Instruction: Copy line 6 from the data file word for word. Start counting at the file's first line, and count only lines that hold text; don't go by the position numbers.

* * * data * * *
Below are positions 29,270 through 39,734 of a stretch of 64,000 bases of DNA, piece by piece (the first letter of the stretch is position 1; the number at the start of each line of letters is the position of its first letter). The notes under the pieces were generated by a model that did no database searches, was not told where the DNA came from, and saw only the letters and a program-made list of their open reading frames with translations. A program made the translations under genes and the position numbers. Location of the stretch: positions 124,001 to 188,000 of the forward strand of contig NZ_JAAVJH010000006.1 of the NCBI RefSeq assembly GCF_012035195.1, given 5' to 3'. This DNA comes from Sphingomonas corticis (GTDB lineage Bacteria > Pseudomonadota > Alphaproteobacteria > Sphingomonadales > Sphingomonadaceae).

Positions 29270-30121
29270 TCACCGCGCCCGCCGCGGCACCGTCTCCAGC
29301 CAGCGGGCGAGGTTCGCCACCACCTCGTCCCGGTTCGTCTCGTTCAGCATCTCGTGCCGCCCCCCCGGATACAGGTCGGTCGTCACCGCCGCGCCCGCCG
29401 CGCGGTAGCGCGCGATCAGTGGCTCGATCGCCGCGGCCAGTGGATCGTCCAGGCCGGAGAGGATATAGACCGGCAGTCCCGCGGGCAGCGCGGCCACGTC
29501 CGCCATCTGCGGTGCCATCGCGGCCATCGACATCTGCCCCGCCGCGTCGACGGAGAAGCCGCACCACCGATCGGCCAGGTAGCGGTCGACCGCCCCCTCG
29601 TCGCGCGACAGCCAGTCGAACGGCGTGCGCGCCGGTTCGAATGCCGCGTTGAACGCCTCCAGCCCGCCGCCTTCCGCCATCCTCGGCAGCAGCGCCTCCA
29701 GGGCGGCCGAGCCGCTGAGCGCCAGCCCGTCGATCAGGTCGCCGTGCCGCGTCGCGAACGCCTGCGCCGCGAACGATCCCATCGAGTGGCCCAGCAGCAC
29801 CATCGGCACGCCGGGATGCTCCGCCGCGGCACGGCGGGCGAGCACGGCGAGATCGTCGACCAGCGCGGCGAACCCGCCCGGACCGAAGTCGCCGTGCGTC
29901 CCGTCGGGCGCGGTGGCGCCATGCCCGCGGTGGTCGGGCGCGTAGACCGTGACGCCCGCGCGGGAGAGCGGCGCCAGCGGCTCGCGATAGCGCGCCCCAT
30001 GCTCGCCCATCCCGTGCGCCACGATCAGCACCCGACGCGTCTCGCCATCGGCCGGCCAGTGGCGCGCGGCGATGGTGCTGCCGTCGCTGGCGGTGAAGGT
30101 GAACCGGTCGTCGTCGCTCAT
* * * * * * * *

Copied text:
29501 CGCCATCTGCGGTGCCATCGCGGCCATCGACATCTGCCCCGCCGCGTCGACGGAGAAGCCGCACCACCGATCGGCCAGGTAGCGGTCGACCGCCCCCTCG